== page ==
UAB graduate Amie Guice hired as first registered dietitian with the Student Health and Wellness Center. (Photo courtesy of Amie Guice).UAB graduate Amie Guice hired as first registered dietitian with the Student Health and Wellness Center. (Photo courtesy of Amie Guice).Anna Sims - Digital Copy Editor
digitalcopy@insideuab.com

The Student Health and Wellness Center
opened its newly-renovated facilities during the Fall 2015 semester, and they plan to reinvigorate their services to students during Spring 2016. One of the major changes includes bringing on a full-time dietitian for students. Amie Guice, a UAB graduate, has recently taken this position.


“This is the first time Student Health and Wellness has offered dietitian services to students at UAB and we are very excited to have Amie on board” said Angela Stowe, director of Counseling and Student Health.

“This is a first step in providing this important service for our students,” said Michael Faircloth M.D., the medical and laboratory director. “The vision is to help facilitate engagement in healthy behaviors for the long term health and well-being of students, while at our campus and beyond. This will involve personal consultations and, as we grow, very visible outreach events that can potentially impact many students.”

Guice’s duties will include counseling students with eating disorders and disordered eating, obesity, malnutrition, diabetes, high blood pressure, high cholesterol, kidney disease, GI problems, food allergies and other physical and mental health conditions.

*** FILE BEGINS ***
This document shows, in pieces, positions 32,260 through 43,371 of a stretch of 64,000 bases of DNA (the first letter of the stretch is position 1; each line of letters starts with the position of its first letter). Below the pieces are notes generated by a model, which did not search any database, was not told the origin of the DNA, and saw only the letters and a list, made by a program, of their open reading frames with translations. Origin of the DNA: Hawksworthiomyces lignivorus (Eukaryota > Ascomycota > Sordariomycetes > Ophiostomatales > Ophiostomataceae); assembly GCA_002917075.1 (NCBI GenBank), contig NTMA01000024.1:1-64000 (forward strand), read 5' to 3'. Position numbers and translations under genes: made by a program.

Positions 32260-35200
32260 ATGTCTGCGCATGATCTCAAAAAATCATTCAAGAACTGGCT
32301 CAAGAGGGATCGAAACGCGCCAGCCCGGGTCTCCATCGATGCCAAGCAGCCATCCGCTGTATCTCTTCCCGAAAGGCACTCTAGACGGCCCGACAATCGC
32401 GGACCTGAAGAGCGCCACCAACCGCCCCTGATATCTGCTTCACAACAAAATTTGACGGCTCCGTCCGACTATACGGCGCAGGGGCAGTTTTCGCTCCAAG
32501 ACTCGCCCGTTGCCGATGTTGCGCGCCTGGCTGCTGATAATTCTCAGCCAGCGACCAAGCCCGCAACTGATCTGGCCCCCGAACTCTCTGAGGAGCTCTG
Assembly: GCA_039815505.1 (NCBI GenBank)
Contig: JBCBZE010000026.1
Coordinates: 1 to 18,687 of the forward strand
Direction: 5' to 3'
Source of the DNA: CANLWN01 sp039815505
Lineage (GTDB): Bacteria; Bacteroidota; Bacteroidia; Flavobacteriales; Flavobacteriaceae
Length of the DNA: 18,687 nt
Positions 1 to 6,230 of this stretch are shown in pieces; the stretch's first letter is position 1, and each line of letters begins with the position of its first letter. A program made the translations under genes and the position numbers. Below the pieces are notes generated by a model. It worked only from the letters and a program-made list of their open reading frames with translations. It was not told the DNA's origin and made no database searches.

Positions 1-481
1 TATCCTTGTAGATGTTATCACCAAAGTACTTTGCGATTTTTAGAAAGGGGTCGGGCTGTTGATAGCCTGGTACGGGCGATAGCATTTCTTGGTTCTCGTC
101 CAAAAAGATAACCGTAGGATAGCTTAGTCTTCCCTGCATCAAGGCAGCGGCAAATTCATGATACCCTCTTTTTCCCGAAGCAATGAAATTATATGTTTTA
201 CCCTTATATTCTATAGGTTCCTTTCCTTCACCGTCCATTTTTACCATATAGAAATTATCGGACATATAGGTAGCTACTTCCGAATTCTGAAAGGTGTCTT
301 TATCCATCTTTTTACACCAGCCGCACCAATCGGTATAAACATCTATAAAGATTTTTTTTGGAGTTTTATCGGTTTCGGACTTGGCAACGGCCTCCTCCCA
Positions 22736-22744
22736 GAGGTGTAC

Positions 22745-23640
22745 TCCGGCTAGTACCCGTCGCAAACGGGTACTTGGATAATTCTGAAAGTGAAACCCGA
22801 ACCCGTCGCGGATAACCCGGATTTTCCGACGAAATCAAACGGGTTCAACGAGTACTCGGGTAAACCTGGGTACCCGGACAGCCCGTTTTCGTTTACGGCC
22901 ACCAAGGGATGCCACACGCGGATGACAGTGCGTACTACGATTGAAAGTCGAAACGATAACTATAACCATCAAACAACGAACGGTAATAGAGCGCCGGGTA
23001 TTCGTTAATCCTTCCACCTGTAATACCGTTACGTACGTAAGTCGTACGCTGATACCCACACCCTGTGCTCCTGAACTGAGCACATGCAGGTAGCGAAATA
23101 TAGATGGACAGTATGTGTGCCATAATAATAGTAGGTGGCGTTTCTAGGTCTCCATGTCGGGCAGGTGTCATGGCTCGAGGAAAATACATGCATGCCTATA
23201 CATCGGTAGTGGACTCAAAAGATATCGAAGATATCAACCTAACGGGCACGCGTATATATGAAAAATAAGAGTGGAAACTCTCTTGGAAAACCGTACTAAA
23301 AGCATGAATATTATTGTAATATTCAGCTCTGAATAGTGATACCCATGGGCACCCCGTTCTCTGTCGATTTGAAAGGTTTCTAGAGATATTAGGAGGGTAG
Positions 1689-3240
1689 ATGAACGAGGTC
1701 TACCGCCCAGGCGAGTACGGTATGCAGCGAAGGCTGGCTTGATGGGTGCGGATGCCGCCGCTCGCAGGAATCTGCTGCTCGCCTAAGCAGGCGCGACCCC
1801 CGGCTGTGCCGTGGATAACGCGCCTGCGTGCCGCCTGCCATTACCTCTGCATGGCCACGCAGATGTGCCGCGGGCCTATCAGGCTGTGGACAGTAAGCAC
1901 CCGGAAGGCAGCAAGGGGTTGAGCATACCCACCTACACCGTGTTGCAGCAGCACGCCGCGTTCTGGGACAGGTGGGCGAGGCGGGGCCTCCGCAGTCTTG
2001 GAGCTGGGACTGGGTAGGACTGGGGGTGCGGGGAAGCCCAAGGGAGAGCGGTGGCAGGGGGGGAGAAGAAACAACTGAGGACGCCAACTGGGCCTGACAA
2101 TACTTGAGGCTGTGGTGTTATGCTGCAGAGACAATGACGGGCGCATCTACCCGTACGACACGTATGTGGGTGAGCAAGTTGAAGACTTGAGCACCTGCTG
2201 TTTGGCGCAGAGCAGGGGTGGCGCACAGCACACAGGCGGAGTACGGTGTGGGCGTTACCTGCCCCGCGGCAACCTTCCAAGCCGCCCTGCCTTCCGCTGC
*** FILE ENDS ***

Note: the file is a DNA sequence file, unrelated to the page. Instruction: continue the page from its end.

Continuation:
“As a dietitian at Student Health and Wellness, I aim to help students learn about how nutrition impacts their health while they develop a healthy relationship with food and meet their nutrition-related goals in a way that is realistic and attainable,” Guice said. “Our society is constantly bombarded with messages about what to eat and what to not eat and how our bodies should look and function and how they should not look and function. I aim to take what can seem so complex and convoluted and simplify it, because I want students to learn that eating healthfully and having a healthy relationship with food is possible for them, and it no longer has to be a burden in their lives.”

According to the National Eating Disorders Association, “In the United States, 20 million women and 10 million men suffer from a clinically significant eating disorder at some time in their life.”

Guice explained these numbers. “It is likely that the number of college students who have eating disorders is even higher than what statistics tell us because eating disorders are so often kept hidden until serious health problems occur as a result of the eating disorder behaviors.”

Also, eating disorders show the highest mortality rate of any mental illness, according to the Center for Eating Disorders. The NEDA launched a survey project on 165 college campuses nationwide to address the underserved issue and found that “greater funding and resources are needed on college campuses to educate, screen and treat students struggling with eating disorders.” The site continues to explain that “the increased pressure and stress of school and leaving home may lead to mental health problems among college students and a greater need for campus services.”

UAB is listening and responding to this need for counseling services surrounding eating disorders. This semester at the Student Health and Wellness Center, Stowe explains that they plan to introduce new group opportunities for students as well as begin a Collegiate Recovery Community weekly seminar group. Also, Student Health is “working to implement a branded Women’s Health Clinic,” according to Faircloth.

Students may be referred to Guice by medical providers, counselors or athletic trainers. Guice contacts students once they are referred to her by one of these individuals.

Guice will be on maternity leave for six to eight weeks at the beginning of the semester, but her services will resume in full when she returns.